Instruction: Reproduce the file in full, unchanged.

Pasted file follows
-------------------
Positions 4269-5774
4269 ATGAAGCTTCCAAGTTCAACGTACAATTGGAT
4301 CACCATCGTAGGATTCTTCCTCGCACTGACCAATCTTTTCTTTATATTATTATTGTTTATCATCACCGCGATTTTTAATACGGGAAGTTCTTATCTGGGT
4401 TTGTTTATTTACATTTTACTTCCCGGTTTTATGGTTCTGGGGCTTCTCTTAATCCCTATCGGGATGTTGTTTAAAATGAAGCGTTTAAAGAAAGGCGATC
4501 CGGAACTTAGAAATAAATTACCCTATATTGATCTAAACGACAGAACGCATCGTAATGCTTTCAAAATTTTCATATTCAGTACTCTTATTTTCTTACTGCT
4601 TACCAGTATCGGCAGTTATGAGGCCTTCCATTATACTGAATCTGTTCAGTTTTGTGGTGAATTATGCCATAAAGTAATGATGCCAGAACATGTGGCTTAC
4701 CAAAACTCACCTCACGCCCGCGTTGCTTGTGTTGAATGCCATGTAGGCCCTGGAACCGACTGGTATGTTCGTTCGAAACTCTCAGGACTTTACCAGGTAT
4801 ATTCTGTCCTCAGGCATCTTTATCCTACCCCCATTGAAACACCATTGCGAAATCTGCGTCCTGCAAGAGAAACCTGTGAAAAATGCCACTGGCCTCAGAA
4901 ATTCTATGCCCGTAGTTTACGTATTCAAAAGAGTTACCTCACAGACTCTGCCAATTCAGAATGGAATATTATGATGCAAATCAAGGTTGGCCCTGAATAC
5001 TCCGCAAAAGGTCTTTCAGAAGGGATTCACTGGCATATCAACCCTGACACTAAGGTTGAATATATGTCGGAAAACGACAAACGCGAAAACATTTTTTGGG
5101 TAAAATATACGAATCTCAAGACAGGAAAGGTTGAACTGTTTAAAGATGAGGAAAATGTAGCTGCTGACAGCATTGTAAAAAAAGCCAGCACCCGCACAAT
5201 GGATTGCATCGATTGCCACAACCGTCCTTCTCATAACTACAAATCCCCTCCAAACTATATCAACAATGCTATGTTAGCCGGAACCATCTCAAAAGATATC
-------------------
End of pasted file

Positions 4269-5774
4269 ATGAAGCTTCCAAGTTCAACGTACAATTGGAT
4301 CACCATCGTAGGATTCTTCCTCGCACTGACCAATCTTTTCTTTATATTATTATTGTTTATCATCACCGCGATTTTTAATACGGGAAGTTCTTATCTGGGT
4401 TTGTTTATTTACATTTTACTTCCCGGTTTTATGGTTCTGGGGCTTCTCTTAATCCCTATCGGGATGTTGTTTAAAATGAAGCGTTTAAAGAAAGGCGATC
4501 CGGAACTTAGAAATAAATTACCCTATATTGATCTAAACGACAGAACGCATCGTAATGCTTTCAAAATTTTCATATTCAGTACTCTTATTTTCTTACTGCT
4601 TACCAGTATCGGCAGTTATGAGGCCTTCCATTATACTGAATCTGTTCAGTTTTGTGGTGAATTATGCCATAAAGTAATGATGCCAGAACATGTGGCTTAC
4701 CAAAACTCACCTCACGCCCGCGTTGCTTGTGTTGAATGCCATGTAGGCCCTGGAACCGACTGGTATGTTCGTTCGAAACTCTCAGGACTTTACCAGGTAT
4801 ATTCTGTCCTCAGGCATCTTTATCCTACCCCCATTGAAACACCATTGCGAAATCTGCGTCCTGCAAGAGAAACCTGTGAAAAATGCCACTGGCCTCAGAA
4901 ATTCTATGCCCGTAGTTTACGTATTCAAAAGAGTTACCTCACAGACTCTGCCAATTCAGAATGGAATATTATGATGCAAATCAAGGTTGGCCCTGAATAC
5001 TCCGCAAAAGGTCTTTCAGAAGGGATTCACTGGCATATCAACCCTGACACTAAGGTTGAATATATGTCGGAAAACGACAAACGCGAAAACATTTTTTGGG
5101 TAAAATATACGAATCTCAAGACAGGAAAGGTTGAACTGTTTAAAGATGAGGAAAATGTAGCTGCTGACAGCATTGTAAAAAAAGCCAGCACCCGCACAAT
5201 GGATTGCATCGATTGCCACAACCGTCCTTCTCATAACTACAAATCCCCTCCAAACTATATCAACAATGCTATGTTAGCCGGAACCATCTCAAAAGATATC